Harris alludes to the tradition in the neighbourhood celebrating the virtues and miracles, &c., of St. Donard, and adds to what is related above, that "by his application much money was collected for building the Cathedral of Down; which must then be understood to be one of the first churches erected there in the time of St. Patrick."

In the same vol., p. 120, is the statement that " Slieve Donard . . . is known also by the latter name of Mount Malby, from a Captain so called, of no inconsiderable reputation in the wars of Queen Elizabeth, and whose name yet continues about Dundrum." The present writer has not met with the name in any book or map.

There is a description, in several topographical writers, of a remarkable bit of wild scenery in the heart of these mountains, which introduces the name of two mountains, “Slieve Neir" and "Slieve Suaven"; concerning the latter of which Dr. O'Donovan wrote: "I could not find (it) in Mourne, or in the neighbourhood of Slieve Donard. I am confident that it must be a mistake for some other name. The writer seems to be well acquainted with the place." [3]

An attempt was made many years ago in Black's "Guide to Ireland " to identify "Slieve Snaven" with the Cove Mountain, but it was not convincing. A curious thing about this is that Harris in one place suggests that Seafin is the same as "Slieve Snaven," and gives it so on his map, and in another particularizes for it a situation remote from Seafin. He says: "Upwards of two Miles North- West of Newcastle stands Briansford, or Tullamore, near which, on the skirts of "Slieve Neir" and "Slieve Snaven" (Mountains so-called) the Lord Limerick has two Deer-Parks, remarkable for excellent venison, or rather one divided into two by a "Wall carried through the middle of it, finely wooded, cut with Hidings and Vistoes, and watered by a River running through it in a Channel of Rocks and Precipices, which passes under a Bridge of hewn Stone, from whence are beautiful prospects of the Sea." [4]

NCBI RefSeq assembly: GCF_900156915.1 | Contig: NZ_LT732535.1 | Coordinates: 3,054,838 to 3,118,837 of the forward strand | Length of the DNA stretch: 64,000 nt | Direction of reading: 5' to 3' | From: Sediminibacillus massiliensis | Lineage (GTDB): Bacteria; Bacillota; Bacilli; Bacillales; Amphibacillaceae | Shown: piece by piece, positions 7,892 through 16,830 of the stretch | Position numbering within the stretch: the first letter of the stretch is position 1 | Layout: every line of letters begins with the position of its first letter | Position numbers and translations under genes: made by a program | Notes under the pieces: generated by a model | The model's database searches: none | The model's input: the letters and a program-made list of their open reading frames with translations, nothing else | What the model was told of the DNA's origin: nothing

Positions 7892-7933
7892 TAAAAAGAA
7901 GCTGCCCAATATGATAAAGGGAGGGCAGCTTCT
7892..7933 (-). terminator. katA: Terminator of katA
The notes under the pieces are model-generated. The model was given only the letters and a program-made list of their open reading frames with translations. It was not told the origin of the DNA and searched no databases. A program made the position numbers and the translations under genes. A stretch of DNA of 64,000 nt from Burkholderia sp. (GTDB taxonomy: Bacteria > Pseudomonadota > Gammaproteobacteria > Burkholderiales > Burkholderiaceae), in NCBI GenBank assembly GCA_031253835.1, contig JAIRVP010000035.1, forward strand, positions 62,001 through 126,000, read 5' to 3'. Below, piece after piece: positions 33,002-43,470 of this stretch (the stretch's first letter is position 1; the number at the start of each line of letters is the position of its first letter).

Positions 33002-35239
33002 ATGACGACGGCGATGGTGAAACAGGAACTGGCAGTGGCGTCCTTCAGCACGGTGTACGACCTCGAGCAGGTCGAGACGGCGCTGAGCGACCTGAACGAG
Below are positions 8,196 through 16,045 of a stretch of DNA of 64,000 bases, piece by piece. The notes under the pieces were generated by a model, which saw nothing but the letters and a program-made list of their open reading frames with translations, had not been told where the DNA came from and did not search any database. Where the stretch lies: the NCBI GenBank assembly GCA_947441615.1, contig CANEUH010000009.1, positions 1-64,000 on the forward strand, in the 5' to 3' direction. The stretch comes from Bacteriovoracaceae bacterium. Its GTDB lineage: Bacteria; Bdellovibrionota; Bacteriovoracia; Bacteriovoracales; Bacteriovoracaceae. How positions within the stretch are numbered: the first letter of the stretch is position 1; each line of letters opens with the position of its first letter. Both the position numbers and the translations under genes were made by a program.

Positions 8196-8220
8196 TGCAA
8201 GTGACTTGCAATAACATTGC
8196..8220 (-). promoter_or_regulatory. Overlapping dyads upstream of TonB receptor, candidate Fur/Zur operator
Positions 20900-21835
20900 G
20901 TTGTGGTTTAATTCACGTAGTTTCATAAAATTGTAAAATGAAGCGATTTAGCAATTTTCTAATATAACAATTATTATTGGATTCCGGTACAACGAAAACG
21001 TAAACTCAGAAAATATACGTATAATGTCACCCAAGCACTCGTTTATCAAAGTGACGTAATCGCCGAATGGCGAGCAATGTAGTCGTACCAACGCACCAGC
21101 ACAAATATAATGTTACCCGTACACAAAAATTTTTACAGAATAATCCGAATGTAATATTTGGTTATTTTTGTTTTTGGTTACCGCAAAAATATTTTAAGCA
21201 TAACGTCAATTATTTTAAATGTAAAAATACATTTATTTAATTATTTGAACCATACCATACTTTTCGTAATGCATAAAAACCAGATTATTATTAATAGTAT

This makes "Slieve Snaven" and "Slieve Neir" to be identical with Slieve Commedah, of which Shanslive is the northern shoulder, and Slievenamaddy and Slievenabrook are the lower slopes.

And on "A Map of the County of Down, with a chart of ye Sea-coast, done from actual Surveys, and accurate observations," which is dated 1755, and goes by the name of Dr. Kennedy's Map, this "Slieve Snaven" is placed to the west of Slieve Donard, precisely where Slieve Commedah is. O'Donovan had seen this map previously to his discovering that there were no such mountains as the "Slieve Snaven" and "Slieve Neir " known in the Mournes. [5]

It is Walter Harris, in his description, at p. 123 of his "Antient and Present State of the County of Down" (1744), and his Map of the said County, which has made it difficult to know what mountain he intended to designate by the name of "Slieve Snaven." I have shown above that Harris's description, at p. 81, must refer to another locality than that marked "Snaven" on his map. And now I come to the passage which has been slavishly copied, and without any acknowledgment, into Irish tourists' guide-books for many years, and which has constituted a puzzle to those who have tried to identify the localities.

This passage in Harris begins: "A deep and narrow vale divides Slieve Donard from Slieve Snaven, or the Creeping Mountain, so called because it must be climbed in a creeping posture; and through this vale winds a pretty serpentine stream which discharges itself into the sea to the Eastward of the Mountains."

I think that those who are familiar with the Mournes will not fail to recognise in this passage an accurate description of the valley over-hung by the Eagle Rocks of Slieve Donard, and through which flows the Glen River, or White River, that forms the cascades in Donard Lodge Demesne: Slieve Commedah, i.e. Harris' Slieve Snaven, being divided by it from Slieve Donard; while the rest of the passage in Harris refers to quite another place, viz. the Cove Mountain.

Notes

[1] Maghera, near Newcastle, where there is part of an old church and round tower.

[2] Or this may have been intended for the Church of St. Mary, a ruinous bit of which still remains in a churchyard near the Bloody Bridge.

[3] O'Donovan had met with this description in The Dublin Penny Journal of May 3rd, 1834.

[4] " Antient and Present State of the County of Down " (1744), p. 81.

[5] O'Donovan, in one of his letters from the County Down, mentions having examined a copy of this map in Scarvagh House, County Down.

Journal of the Royal Society of Antiquaries of Ireland Vol. 35 (1905), 230-233.